Early evening Sat May 24, 4:30 PM at Cake Shop hauntingly, brilliantly lyrical rocker Randi Russo plays her first show in ages since breaking up her band. Paleface – who did the white funk thing long before it ever got popular in the 90s (and was supposedly Beck’s flatmate for a few years back in the 80s – not that it’s important) plays later at 10 at Cake Shop followed by Schwervon (Major Matt Mason and Nan Turner’s lo-fi project) who are flat out hilarious.
Also Sat May 24 9 PM Amir ElSaffar’s Two Rivers: Iraqi-American trumpeter leads a jazz ensemble including the sensational oud virtuoso Zafir Tawil and Tareq Abboushi (Buzuq and Percussion) at Alwan for the Arts.
Also Sat May 24 hilariously retro ragtime banjo songwriter Al Duvall plays Hank’s, 9 PM. Steeped in history and good fun: if you’re lucky he’ll play the one about the sex change operation from the days before anesthesia.
Also Sat May 24, 10 PM 1st Village (the Drom house band) plays their Turkish vocal and instrumental numbers with 2 guitars, keys and a rhythm section at their home base.
Also Sat May 24 New York’s finest electric Chicago-style blues guitarist Johnny Allen – whose voice is every bit as potent and soulful as his solos – plays Terra Blues, 10 PM.
Also Sat May 24 X plays Irving Plaza, 9 PM, adv tix $25 available at the box office. All original members. After all these years the best and most musically interesting of the LA punk bands haven’t lost a step, a group you really should investigate if you want to know something about American music.
Sun May 25 dark, brilliantly lyrical acoustic songwriter Erin Regan plays a short set upstairs at Cake Shop, 5 PM.
Sun May 25, 7 PM at Barbes it’s Bridget Kibbey playing solo on classical concert harp: a big star in the world of symphonic music, here’s your chance to hear her close up and intimate. Followed by the great Django Reinhardt disciple Stephane Wrembel playing gypsy jazz at 9
Also Sun May 25 at 7:30 PM Nour (Armenian for pomegranate, Arab for divine light) plays Drom. Levantine dance music and all kinds of pan-Arab brilliance from this five-piece
Also Sun May 25 a surf music extravaganza at – where else – Otto’s, with a whole slew of bands including The Madeira, The Atomic Mosquitos, The Outpatients, The Octomen, amazing Connecticut Dick Dale soundalikes 9th Wave, The TarantinosNYC and the single best surf band in New York, the scorchingly powerful, frequently macabre Coffin Daggers headlining. This could go late.
Mon May 26, one of the best double bills of the year so far with two remarkably similar noir rock bands at Bowery Ballroom, 10ish, adv tix absolutely necessary and available at the Mercury box office. Openers Botanica spun off from Firewater, whose dark, eerie keyboardist (Paul Wallfisch) will be playing with both bands. Botanica is the more musicially diverse and subtle of the two; Firewater, the headliners have more of a gypsy punk vibe. Both have released two of the greatest albums ever made by New York bands: The Ponzi Scheme, Firewater’s 1996 swipe at consumerism and the robber barons of the world, and Botanica vs. the Truth Fish, the brutal and bitter 2004 post-9/11 masterpiece.
Also Mon May 26 ex-Moonlighter Daria Grace’s charmingly oldtimey Prewar Ponies open for the boisterously jazzy Hot Club of Cowtown at Rodeo Bar, 9:30 PM.
Tues May 27 impressively diverse cello player RUFUS CAPPADOCIA plays Barbes at 7, early. Equally adept at Balkan music, classical and jazz, he’s played with everyone from Aretha to the Matt Darriau’s Paradox Trio.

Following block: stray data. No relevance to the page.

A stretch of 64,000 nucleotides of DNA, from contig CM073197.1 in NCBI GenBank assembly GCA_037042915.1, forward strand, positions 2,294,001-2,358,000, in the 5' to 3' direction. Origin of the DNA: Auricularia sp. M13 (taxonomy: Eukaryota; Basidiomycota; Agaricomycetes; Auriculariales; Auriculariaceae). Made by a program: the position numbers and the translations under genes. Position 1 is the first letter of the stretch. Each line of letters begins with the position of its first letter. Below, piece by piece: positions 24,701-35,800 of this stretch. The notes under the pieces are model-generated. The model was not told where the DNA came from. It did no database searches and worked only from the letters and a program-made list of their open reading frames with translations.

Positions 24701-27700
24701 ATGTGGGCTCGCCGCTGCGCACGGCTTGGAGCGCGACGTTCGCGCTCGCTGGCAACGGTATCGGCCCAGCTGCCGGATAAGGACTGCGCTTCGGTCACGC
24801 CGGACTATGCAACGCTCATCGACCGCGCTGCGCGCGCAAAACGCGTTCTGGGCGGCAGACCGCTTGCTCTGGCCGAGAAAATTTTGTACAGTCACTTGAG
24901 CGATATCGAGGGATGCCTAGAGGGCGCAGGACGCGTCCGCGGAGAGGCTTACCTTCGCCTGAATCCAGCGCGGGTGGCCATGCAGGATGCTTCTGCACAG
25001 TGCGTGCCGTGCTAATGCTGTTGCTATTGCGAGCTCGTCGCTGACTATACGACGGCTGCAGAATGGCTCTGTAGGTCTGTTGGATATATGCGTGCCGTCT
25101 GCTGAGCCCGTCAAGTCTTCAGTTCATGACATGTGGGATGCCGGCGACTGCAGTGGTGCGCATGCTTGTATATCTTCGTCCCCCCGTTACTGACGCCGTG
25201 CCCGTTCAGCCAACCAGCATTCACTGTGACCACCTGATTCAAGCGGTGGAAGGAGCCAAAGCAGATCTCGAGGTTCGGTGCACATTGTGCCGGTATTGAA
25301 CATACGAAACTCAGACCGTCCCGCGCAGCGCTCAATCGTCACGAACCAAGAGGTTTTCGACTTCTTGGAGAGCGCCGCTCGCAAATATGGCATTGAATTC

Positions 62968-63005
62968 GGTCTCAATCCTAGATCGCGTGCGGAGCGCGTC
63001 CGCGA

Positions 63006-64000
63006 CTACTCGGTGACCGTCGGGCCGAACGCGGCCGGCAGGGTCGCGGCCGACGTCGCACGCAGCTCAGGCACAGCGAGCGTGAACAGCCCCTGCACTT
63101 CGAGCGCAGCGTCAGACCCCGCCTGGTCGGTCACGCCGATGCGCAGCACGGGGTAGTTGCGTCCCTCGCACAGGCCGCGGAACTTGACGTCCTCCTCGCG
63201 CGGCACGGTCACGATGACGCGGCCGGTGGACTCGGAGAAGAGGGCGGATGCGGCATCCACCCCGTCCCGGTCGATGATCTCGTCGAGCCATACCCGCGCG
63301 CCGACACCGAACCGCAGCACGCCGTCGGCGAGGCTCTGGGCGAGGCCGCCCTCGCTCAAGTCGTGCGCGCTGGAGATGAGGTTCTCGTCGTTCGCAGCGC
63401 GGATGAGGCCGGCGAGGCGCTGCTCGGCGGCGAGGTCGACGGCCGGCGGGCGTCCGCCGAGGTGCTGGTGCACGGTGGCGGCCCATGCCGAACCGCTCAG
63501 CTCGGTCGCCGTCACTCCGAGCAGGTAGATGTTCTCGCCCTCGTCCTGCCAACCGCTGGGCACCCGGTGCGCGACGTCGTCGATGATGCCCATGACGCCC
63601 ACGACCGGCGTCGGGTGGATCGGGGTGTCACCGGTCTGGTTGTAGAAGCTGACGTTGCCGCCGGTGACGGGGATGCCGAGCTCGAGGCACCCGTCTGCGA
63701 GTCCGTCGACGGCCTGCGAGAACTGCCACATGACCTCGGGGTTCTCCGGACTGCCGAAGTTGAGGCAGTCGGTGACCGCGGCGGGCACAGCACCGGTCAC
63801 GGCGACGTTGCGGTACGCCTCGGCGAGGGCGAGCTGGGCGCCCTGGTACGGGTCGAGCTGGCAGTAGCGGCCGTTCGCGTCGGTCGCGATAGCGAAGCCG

Also Tues May 27 Mamie Minch plays the cd release for her solo debut, Razorburn Blues at Union Hall, 7:30 PM. Sultry alto singer, a throwback to people like Memphis Minnie with her National resonator guitar and strikingly smart, effortlessly rustic oldtimey songs. Imagine the Moonlighters at their darkest and sexiest.
Also Tues May 27 the swinging, upbeat, oldtimey ragtime/hokum blues band the Second Fiddles play Rodeo Bar, 10:30 PM.
Weds May 28 the Five Points Band play Rodeo Bar, 10:30 PM. Where do they find these people: this is a ghoulabilly parody band, like the Cramps fronted by Cab Calloway. Their cover of the B-52s’ Strobe Light is hilarious.
Thurs May 29 at St. Patrick’s Cathedral there’s an Olivier Messiaen Anniversary Recital at 7 PM featuring organist Gail Archer.
Also Thurs May 29 alternately haunting and dreamlike pan-Orientalist Middle Eastern jazz-rockers Pharaoh’s Daughter play Banjo Jim’s, 8:30 PM. Warning: this is a very popular band, get there early if you’re going.
Also Thurs May 29 a rare acoustic show by excellent, low-key, completely affect-free Americana rockers Sounds for Your Hounds (who also occasionally mine a catchy Wallflowers-style janglerock vibe) at Kion, 509 E 6 th St. off Ave. A. You’d never know it, but some band members are in Brazilian Girls, so you might want to get here early.
Also Thurs May 29, 10:30 PM Mechanical Bull play Rodeo Bar, 10:30 PM. Hilarious country parody band from upstate – songs about drunk driving, box wine – you get the picture.
Fri May 30 first-wave British punk/new wave legends Wire play the first show of the summer season at South St. Seaport, free, time TBA, guessing around 8. All original members. The first out gay band in rock history has a couple of certifiable classic, weird, eerie albums (Pink Flag and Chairs Missing) and reputedly still has it live.
Fri May 30 60s throwback country hellraiser Jack Grace and band at Banjo Jim’s, 8:30 PM
Fri May 30 A diverse bill at Highline Ballroom starting at 8 with the all-female, twenty-member Main Squeeze Orchestra (whose psychedelic accordion orchestrations are some of the most imaginative you’ll hear these days), followed by rousing Balkan brass band Slavic Soul Party and then Hungry March Band who mine a similar vein with equal competence.